Friday 9 August 2019
The Remain campaign are being taken to the cleaners. August is supposed to be a quiet month in politics, but Boris Johnson’s pro-Brexit government are on the rampage. Summer leave has been cancelled, election fever has taken hold of Westminster. At last, the boot is on the other foot. The Brexit haters are getting a kicking.
Last weekend, the Europhile establishment erupted following reports Boris will not rush to name a polling day in the event he loses a no confidence vote. Britain’s withdrawal from the EU would happen first.
The maths is simple, the prime minister has 14 days to try and restore confidence. After dissolving parliament, there need to be at least 25 working days before the election. Boris would be entitled to instruct the Queen to hold the election in November, not at the first available day.
For their part, the opposition first needs to arrange a no confidence motion. Parliament doesn’t resume until September 3. Given their ineptitude, the vote will arrive late. Time has run out. Too bad.
Westmonster have an excellent write-up on reports in three different papers today that an election would be held on 1 November or a few days late – click to read here. Britain is set to leave the EU on October 31.
“I can’t see how the courts could say the prime minister wasn’t entitled to take political considerations into account. It’s an intensely political process. These aren’t questions of law for the courts,” said Lord Sumption on the Today programme.
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Remainers have made a pitiful attempt to fight back. Jeremy Corbyn has protested to the cabinet secretary against a general election the day after Britain leaves the EU while minions scour the parliamentary rulebook for mad strategies to stop the government from sitting out a no confidence vote.
Dominic Grieve claims he can help assemble a “national unity government”. John McDonnell says it would have to be Labour led. Neither have explained how they’d get there. A lowly former Lib Dem MP called David Howarth has tried to come up with a plan. Leave.EU has looked into it, read our eviscerating analysis here.
Note also Howarth (pictured below) is a former electoral Commissioner. We should be incredulous. The fact we’re not speaks volumes.
The Tories are talking a strong game – not explicitly mind – but the ghost of Theresa May’s humiliating administration looms large. She cynically played the Brexit card to boost her popularity in advance of the 2017 general election. Look where that got us.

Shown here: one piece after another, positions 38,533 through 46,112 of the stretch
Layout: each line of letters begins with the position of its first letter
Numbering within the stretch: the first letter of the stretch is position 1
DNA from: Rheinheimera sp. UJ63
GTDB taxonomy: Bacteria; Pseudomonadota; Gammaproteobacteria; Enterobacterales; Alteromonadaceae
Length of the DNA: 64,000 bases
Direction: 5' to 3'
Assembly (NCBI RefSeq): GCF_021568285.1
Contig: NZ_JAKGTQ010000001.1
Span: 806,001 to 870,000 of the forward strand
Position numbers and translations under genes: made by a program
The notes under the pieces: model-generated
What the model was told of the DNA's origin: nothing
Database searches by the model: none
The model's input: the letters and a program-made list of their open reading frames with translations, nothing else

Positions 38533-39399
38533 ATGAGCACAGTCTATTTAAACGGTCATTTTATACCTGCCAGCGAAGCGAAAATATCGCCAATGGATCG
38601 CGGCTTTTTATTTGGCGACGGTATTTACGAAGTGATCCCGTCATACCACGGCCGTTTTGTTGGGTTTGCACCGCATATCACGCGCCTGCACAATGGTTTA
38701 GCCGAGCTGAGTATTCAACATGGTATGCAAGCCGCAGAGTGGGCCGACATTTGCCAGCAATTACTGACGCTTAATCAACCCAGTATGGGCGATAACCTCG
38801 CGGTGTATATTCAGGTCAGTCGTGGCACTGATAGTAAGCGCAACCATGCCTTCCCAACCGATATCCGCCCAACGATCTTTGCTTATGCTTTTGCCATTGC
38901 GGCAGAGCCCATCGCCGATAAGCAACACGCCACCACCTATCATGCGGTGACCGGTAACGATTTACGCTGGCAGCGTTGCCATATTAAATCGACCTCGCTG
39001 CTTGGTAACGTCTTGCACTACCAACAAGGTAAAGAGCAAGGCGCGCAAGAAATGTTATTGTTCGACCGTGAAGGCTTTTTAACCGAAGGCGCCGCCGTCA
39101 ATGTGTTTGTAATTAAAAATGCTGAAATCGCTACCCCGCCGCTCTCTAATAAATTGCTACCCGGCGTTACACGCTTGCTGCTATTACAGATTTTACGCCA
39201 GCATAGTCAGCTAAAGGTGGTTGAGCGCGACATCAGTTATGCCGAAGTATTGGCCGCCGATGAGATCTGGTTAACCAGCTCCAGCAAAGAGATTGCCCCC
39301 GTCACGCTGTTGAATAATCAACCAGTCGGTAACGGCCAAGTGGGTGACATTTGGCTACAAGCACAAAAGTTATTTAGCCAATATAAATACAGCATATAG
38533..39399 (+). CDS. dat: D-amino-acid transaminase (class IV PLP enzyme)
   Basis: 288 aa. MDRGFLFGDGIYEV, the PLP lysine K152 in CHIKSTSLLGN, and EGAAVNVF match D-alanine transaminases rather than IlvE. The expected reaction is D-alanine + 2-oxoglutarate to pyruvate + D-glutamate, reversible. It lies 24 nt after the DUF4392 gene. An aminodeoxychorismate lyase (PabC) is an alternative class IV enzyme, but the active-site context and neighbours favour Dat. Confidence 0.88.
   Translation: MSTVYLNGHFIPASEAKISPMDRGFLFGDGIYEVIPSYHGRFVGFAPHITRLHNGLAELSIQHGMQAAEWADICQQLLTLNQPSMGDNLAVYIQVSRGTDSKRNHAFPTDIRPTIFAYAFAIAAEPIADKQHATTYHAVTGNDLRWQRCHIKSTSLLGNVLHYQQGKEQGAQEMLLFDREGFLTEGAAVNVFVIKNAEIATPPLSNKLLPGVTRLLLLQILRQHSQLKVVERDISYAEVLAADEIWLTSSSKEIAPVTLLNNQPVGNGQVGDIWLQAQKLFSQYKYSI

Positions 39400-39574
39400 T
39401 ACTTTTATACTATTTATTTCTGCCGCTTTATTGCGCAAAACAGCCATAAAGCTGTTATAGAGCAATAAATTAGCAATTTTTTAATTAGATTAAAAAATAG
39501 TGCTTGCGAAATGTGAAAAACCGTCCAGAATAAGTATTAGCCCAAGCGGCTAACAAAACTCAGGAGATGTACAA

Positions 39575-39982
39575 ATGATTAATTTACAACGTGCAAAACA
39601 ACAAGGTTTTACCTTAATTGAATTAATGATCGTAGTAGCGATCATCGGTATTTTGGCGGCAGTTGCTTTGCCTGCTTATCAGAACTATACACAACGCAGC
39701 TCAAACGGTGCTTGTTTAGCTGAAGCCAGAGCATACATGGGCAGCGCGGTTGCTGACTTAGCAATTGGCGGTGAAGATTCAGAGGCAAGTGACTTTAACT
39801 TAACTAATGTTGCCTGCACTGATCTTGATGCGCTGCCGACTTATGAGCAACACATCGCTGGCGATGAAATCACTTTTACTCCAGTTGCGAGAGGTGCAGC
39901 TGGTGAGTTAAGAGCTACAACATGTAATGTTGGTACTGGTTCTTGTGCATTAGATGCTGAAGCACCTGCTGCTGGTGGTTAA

The flap Boris is getting the opposition into has the same hallmarks. Perhaps Tory strategists have devised the plan solely to spook Labour to not trigger a confidence vote, another bluff, just like May.
Team Boris will be keenly aware Corbyn and McDonnell didn’t have the guts to take up the Lib Dems’ proposal of a no confidence vote just before parliament broke for the summer. This week’s tough talk raises doubts about their intention to take Britain out of the EU without a deal.
All the more reason to be vigilant and place trust in the Brexit Party who do not play games the way the Tories like to.
Conservative Party chairman James Cleverley acted shamefully in laying the blame for last week’s by-election loss in Brecon and Radnorshire to the Lib Dems on the Brexit Party. “Voting for Brexit Party will delay Brexit,” ran the headline.
Two can play at that game. At the Peterborough by-election in June, pro-Brexit parties won a majority, but Labour snuck it. Had the Tories not stood, the Brexit Party would have prevailed.
Nigel Farage’s still very young party is invaluable. Would Boris have made such a brilliantly bold pitch for the leadership had Farage and his diverse candidates not been similarly awesome in romping to victory on a No Deal manifesto at the EU elections? We think not. Nigel is keeping the Tories as honest as conceivably possible. The Brexit Party have now named150 stellar candidates for Westminster. They mean business and are here to stay.
Besides, the Brexit Party can beat Labour in their own back yard where the Tories don’t have a prayer. As argued by Leave.EU’s chairman in the Express recently, a “loose pact” is essential to consolidate the Brexit vote and see off both the mendacious Remain campaign and Corbyn.
“Two birds with one stone.” Let’s make it happen.